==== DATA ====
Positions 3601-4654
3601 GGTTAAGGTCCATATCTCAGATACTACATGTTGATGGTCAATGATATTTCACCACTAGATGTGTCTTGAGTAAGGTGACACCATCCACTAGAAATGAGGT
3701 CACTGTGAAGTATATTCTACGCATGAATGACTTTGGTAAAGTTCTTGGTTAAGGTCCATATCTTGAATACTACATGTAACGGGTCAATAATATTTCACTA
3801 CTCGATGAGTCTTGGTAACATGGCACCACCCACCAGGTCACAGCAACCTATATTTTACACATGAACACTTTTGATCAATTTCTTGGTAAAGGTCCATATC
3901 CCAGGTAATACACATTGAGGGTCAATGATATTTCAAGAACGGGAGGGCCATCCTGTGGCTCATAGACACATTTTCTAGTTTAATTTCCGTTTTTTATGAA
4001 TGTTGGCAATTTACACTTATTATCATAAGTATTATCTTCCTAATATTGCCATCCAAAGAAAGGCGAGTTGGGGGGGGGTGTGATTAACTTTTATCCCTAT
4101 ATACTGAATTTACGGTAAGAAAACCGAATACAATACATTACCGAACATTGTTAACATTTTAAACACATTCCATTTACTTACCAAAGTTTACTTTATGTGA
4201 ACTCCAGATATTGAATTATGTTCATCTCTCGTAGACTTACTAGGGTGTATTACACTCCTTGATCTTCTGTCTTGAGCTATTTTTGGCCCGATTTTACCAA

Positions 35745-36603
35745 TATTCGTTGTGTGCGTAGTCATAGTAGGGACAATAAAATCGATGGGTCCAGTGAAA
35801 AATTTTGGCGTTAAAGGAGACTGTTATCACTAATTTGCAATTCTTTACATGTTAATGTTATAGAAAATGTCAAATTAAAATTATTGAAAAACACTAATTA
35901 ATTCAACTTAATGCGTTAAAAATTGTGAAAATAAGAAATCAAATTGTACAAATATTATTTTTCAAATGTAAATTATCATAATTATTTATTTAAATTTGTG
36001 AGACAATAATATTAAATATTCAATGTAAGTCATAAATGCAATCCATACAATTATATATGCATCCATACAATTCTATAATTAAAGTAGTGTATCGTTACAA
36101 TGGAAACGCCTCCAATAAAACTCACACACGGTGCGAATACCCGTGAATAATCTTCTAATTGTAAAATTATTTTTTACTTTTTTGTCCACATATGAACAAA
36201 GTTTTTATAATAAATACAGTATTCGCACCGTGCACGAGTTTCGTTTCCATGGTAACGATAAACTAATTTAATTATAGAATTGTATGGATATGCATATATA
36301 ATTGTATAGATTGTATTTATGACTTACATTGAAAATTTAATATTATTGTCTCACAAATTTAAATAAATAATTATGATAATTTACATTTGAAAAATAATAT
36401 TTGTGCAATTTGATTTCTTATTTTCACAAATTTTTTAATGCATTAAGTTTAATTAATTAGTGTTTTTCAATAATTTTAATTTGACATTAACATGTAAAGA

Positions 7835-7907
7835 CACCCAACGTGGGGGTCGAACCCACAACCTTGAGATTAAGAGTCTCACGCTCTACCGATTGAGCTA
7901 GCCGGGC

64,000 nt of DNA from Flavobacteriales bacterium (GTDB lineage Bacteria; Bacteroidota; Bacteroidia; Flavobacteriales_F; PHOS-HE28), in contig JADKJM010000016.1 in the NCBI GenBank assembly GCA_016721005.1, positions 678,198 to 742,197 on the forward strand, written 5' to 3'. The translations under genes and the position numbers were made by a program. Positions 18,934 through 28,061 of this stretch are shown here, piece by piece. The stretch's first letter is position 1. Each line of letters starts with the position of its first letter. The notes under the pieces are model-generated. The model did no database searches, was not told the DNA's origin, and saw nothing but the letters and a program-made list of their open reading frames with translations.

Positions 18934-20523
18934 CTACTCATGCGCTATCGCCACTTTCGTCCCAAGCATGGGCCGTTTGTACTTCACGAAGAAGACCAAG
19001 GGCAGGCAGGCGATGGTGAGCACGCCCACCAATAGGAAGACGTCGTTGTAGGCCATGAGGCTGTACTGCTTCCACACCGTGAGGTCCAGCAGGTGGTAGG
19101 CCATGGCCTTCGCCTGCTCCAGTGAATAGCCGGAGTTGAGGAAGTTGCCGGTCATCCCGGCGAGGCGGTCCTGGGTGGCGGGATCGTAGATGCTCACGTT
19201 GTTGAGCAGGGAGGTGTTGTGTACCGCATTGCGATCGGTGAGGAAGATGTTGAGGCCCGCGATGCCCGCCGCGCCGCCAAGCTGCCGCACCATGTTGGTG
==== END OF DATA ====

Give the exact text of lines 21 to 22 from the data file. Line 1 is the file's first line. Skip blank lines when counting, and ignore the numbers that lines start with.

64,000 nt of DNA from Flavobacteriales bacterium (GTDB lineage Bacteria; Bacteroidota; Bacteroidia; Flavobacteriales_F; PHOS-HE28), in contig JADKJM010000016.1 in the NCBI GenBank assembly GCA_016721005.1, positions 678,198 to 742,197 on the forward strand, written 5' to 3'. The translations under genes and the position numbers were made by a program. Positions 18,934 through 28,061 of this stretch are shown here, piece by piece. The stretch's first letter is position 1. Each line of letters starts with the position of its first letter. The notes under the pieces are model-generated. The model did no database searches, was not told the DNA's origin, and saw nothing but the letters and a program-made list of their open reading frames with translations.

Positions 18934-20523